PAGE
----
5. ACP believes that physicians should use their professional judgment about whether the use of telemedicine is appropriate for a patient. Physicians should not compromise their ethical obligation to deliver clinically appropriate care for the sake of new technology adoption.

a. If an in-person physical examination or other direct face-to-face encounter is essential to privacy or maintaining the continuity of care between the patient's physician or medical home, telemedicine may not be appropriate.

Telemedicine is mainly recognized as a delivery method used to augment traditional care—not a medical specialty that would or should replace existing medical practice. As is the case with in-person care, physicians and patients are in the most appropriate position to determine whether the patient would benefit from telemedicine as part of their care. Physicians should take into account evidence-based practices and the best interest of an individual patient and his or her circumstances when considering whether to incorporate telemedicine.

Many new and inventive telemedicine technologies and applications are developed every day; however, until they are tested and shown to be effective in their intended uses, it should not be assumed that they are better simply because of their novelty. Although technology has advanced considerably, certain aspects of the medical encounter, such as the physical examination, cannot be entirely replicated through telemedicine. However, if a physician believes that physical examination is essential for clinically appropriate care, telemedicine should not be used exclusively to diagnose the patient.

The ACP Ethics Manual (44) regarding the physician and the patient states the following:

The physician's primary commitment must always be to the patient's welfare and best interest, whether in preventing or treating illness or helping patients to cope with illness, disability, and death.…The interest of the patient should always be promoted regardless of financial arrangements; the health care setting; or patient characteristics, such as decision-making capacity, behavior, or social status.

6. ACP recommends that physicians ensure that their use of telemedicine is secure and compliant with federal and state security and privacy regulations.

As the use of telemedicine, and particularly the use of 2-way interactive video, by patients and physicians increases, it is important that patients' protected health information is kept secure and confidential. Recent large-scale technologic security breaches have raised public concern about the safety of consumers' personal information when collected and stored as a part of a telemedicine encounter. An analysis of research found a lack of standardization in telemedicine security (52). Many questions arise when the security of a telemedicine encounter is considered, such as the following: Are the patient and physician using secure devices? Is information stored in a secure manner? Are the services compliant with the Health Insurance Portability and Accountability Act (HIPAA) or the Health Information Technology for Economic and Clinical Health Act? Is information properly encrypted? What is the security of network connections between sites? In addition, physicians should be aware of state laws or regulations around the recording of telemedicine sessions, images, or audio or visual information gathered and the inclusion of such recordings into a patient's health record.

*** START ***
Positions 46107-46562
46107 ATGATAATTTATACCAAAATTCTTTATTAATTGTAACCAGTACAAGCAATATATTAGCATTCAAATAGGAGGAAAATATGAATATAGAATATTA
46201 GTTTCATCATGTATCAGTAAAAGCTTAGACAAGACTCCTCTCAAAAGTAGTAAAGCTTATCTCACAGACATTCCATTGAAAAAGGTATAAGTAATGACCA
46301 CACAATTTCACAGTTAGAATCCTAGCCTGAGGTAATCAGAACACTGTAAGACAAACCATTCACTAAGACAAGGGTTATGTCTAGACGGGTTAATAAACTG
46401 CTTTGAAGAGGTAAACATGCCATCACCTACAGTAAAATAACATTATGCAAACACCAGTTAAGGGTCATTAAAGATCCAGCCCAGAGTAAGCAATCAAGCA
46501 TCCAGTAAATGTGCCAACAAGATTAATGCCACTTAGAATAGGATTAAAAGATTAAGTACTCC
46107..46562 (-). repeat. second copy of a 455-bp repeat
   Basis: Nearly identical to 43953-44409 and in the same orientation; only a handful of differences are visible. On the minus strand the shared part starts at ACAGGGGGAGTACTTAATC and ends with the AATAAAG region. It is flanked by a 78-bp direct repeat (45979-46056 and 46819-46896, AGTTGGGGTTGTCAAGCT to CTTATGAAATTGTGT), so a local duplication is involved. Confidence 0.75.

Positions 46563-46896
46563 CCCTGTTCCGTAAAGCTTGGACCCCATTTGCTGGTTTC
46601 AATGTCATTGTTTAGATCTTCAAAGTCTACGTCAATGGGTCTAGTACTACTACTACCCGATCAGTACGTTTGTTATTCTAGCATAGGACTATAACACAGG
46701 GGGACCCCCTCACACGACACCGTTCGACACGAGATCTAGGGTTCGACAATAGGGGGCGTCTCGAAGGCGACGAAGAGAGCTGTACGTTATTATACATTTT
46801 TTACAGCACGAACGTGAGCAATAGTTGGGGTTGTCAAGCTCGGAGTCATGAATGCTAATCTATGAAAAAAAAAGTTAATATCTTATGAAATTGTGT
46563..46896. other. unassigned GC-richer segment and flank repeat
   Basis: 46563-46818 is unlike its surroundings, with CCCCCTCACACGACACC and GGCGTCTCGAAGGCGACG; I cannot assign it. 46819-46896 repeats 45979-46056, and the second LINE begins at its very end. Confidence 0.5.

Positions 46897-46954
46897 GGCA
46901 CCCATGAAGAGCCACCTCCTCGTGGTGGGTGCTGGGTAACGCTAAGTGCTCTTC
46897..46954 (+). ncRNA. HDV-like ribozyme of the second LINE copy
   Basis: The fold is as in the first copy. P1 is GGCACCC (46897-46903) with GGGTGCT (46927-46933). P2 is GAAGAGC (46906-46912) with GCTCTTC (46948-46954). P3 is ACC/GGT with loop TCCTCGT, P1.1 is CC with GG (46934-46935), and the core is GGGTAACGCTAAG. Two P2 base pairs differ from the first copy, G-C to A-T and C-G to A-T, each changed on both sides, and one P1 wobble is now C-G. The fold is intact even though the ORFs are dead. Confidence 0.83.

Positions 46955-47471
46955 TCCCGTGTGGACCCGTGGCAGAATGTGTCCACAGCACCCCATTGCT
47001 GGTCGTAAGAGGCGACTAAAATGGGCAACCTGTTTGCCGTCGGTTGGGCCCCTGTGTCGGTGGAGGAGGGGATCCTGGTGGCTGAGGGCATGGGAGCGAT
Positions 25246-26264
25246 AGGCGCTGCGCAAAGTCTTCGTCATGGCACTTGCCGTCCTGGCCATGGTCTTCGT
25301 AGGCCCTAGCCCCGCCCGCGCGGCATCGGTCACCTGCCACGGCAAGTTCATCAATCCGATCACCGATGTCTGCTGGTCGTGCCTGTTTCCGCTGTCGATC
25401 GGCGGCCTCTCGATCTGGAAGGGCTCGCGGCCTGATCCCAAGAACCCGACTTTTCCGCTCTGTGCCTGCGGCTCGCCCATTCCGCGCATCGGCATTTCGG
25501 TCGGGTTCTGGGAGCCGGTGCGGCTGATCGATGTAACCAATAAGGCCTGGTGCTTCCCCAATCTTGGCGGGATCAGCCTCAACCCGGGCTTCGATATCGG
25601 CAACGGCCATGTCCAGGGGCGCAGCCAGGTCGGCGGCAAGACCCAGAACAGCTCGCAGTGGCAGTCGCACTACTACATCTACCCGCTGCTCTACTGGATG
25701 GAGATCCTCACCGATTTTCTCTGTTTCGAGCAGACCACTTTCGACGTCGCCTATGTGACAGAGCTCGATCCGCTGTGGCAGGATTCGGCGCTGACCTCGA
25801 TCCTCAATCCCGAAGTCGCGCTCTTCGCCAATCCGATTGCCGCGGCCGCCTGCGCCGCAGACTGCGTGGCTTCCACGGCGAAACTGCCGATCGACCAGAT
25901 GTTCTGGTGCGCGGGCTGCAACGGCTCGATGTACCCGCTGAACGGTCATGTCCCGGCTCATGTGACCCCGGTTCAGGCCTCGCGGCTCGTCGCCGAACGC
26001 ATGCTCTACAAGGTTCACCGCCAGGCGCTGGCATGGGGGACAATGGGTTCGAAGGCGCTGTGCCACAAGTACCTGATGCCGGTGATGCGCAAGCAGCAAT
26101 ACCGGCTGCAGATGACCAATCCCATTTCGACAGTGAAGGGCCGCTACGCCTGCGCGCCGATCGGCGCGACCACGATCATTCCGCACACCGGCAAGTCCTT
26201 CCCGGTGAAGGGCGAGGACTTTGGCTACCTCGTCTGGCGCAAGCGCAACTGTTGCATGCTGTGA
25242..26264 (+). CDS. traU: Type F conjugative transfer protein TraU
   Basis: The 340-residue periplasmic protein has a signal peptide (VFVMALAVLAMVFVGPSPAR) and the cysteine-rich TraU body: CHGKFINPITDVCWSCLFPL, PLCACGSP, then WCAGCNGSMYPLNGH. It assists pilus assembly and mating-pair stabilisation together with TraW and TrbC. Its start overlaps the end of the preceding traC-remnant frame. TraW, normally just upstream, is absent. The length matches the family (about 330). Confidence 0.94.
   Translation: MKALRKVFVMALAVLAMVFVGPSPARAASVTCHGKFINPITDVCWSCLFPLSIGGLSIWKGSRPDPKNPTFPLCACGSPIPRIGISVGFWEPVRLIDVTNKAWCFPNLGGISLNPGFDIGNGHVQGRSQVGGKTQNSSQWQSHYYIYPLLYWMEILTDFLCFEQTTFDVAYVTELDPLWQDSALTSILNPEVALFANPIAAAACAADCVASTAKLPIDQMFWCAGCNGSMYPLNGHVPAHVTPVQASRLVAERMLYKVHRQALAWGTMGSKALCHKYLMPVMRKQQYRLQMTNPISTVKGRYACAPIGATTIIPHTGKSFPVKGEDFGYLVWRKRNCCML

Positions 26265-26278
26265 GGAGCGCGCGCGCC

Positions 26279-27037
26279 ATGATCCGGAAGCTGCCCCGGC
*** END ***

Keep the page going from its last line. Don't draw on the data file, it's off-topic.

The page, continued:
Physicians must be conscientious of the type of technologies they use to facilitate telemedicine and whether they meet the terms of state and federal laws. For example, Skype (Microsoft) is a widely used Internet service that connects users through audio, video, and instant messaging. However, Skype is not considered HIPAA-compliant because Microsoft has not entered into a business associates agreement as required by the HIPAA Omnibus Rule. In 2014, a physician in Oklahoma who was providing telepsychiatry services and prescriptions over Skype was sanctioned by the state medical board. He was placed on 2 years of probation and required to complete a prescribing practices course after it was determined that Skype was noncompliant with Oklahoma's telemedicine policy (53).

7. ACP recommends that telemedicine be held to the same standards of practice as if the physician were seeing the patient in person.